I had lunch the other day with a good Christian friend. He brought up the issue of free will, a subject that had weighed heavily on his mind recently. He confided with me that he thought he heard the voice of God speak to him one day.
This is what the Lord supposedly told him.
“Free will is the greatest gift I have given to man.” – Or something close to that.
My friend did a remarkable thing after hearing the word of the Lord, something I see very few Christians do when they supposedly hear God speak to them.
He discerned the message.
He rightly divided the word of truth. He questioned the scriptural integrity of those words. He did as Spurgeon advised; judged the right from the almost right.
See, the words ‘free will is God’s greatest gift’ may sound good, right and true on the surface, especially in the midst of a doctrinally confused generation of semi-Pelagians dominating the face of evangelicalism.
But is the notion scriptural? Continue reading
Dear Mr. Arminius,
I am truly sorry for your loss. Your reputation over the past century has been diminished at the hands of believers everywhere who hold to free-will and Calvinist theology. I, along with multitudes of others, have used your name in vain. We have ascribed the fruits of your theological studies to the works of another man, much more notorious than yourself. Many adherents to modern evangelicalism’s methods of bringing souls to Christ by a simple act of the will apart from a work of grace are lumped together in a category of aberrant theology we call Arminianism. I have realized, to my chagrin, this is giving them far more credit than they deserve. To call preachers who ask lost souls to recite a canned sinner’s prayer devoid of repentance an Arminian is an insult to your good name. Preachers who teach, either directly or indirectly, man’s innate ability to choose Christ contrary to his sinful nature, should not be labeled with your name but with the name of a heretic from ages ago; Pelagius. Continue reading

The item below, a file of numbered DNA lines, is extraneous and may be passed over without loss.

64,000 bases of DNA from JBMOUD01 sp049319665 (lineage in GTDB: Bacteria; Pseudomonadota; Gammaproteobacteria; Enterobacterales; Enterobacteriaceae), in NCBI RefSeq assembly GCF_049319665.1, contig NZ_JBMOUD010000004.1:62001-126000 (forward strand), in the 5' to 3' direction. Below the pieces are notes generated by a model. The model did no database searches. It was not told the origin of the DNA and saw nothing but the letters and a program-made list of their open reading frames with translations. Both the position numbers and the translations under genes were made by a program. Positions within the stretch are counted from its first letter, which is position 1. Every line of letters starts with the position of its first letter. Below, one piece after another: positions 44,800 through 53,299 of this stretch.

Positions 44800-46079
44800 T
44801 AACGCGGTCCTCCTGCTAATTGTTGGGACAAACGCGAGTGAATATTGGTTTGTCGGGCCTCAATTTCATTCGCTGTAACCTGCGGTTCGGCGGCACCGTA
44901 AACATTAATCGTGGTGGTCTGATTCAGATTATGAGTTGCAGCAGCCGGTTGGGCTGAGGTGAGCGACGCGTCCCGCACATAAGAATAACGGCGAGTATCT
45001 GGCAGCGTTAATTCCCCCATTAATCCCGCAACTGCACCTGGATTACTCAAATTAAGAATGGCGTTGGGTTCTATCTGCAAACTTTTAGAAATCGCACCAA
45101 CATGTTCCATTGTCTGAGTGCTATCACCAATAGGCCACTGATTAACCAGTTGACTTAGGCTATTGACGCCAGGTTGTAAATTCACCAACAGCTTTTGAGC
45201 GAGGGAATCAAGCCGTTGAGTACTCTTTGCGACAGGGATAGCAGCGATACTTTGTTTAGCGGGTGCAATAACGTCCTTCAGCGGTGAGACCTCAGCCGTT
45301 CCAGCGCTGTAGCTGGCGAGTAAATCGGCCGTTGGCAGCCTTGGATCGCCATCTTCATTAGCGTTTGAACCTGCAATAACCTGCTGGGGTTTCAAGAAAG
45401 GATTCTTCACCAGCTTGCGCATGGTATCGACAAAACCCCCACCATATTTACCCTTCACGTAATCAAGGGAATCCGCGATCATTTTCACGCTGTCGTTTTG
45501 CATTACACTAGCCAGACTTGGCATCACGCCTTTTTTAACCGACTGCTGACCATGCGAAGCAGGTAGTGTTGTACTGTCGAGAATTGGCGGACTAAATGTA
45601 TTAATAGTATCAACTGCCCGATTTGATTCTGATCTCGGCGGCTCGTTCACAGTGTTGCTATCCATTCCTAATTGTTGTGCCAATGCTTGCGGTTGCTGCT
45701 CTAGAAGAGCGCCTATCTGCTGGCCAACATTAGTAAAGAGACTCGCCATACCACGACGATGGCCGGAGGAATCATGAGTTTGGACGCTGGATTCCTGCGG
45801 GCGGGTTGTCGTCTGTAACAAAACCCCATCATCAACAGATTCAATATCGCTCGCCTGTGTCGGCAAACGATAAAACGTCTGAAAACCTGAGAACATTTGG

Just a few short years ago I had come to the end of my rope. I was ready to hang myself in despair. From the time God saved me in 1995 until 2000 when I finished up college, I had experienced marginal spiritual growth as a Christian. From mid-2000 to late 2005 my spiritual life collapsed.
So what happened to wreck my spiritual growth?
The simple answer lies in my efforts to establish my own righteousness after having received grace. I based my assurance on my spiritual performance. The cause of this faulty understanding had much to do with my limited exposure to teachers and preachers of God’s word. I swore allegiance to only 2 teachers and my pastor. Coming from a Pentecostal/Charismatic background I was taught early on to only listen to so-called ‘spirit-filled’ preachers, teachers and prophets.
Translation: I should only perk my ears toward pentecostal types who believed in tongues and spirit baptisms.
I could hardly tolerate any of the TBN preachers and teachers who fit this profile, although I would tune in to John Hagee and Hal Lindsey from time to time. I didn’t bother with the so-called ‘dried-up non-spirit-filled’ teachers, so my options were very limited. My pastor preached messages that were focused more on the happy life than on the scriptures so I wasn’t growing in the word much through him.
Note: Little did I know at the time my pastor was following the Church growth/Seeker-sensitive blueprint for manufacturing mega-churches. But that is another story… Continue reading
I think I’m going to rename my blog Old Truth: 2nd Edition. Jim keeps posting some gems and today’s article is no different. The highlight is the YouTube video of a church service extolling the virtue of man’s free will to choose his own way. Honestly, I would not have believed it if I had not witnessed it with my own eyes and ears. I thought it was satire; hilarious, gut-busting satire. But no- it’s man singing his own praises to God.
Beware: If you are of the Reformed persuasion you may go into shock viewing this video. It is pure unadulterated Pelagianism. You’ve been warned.
Link: There’s more to Christian Music Than the Style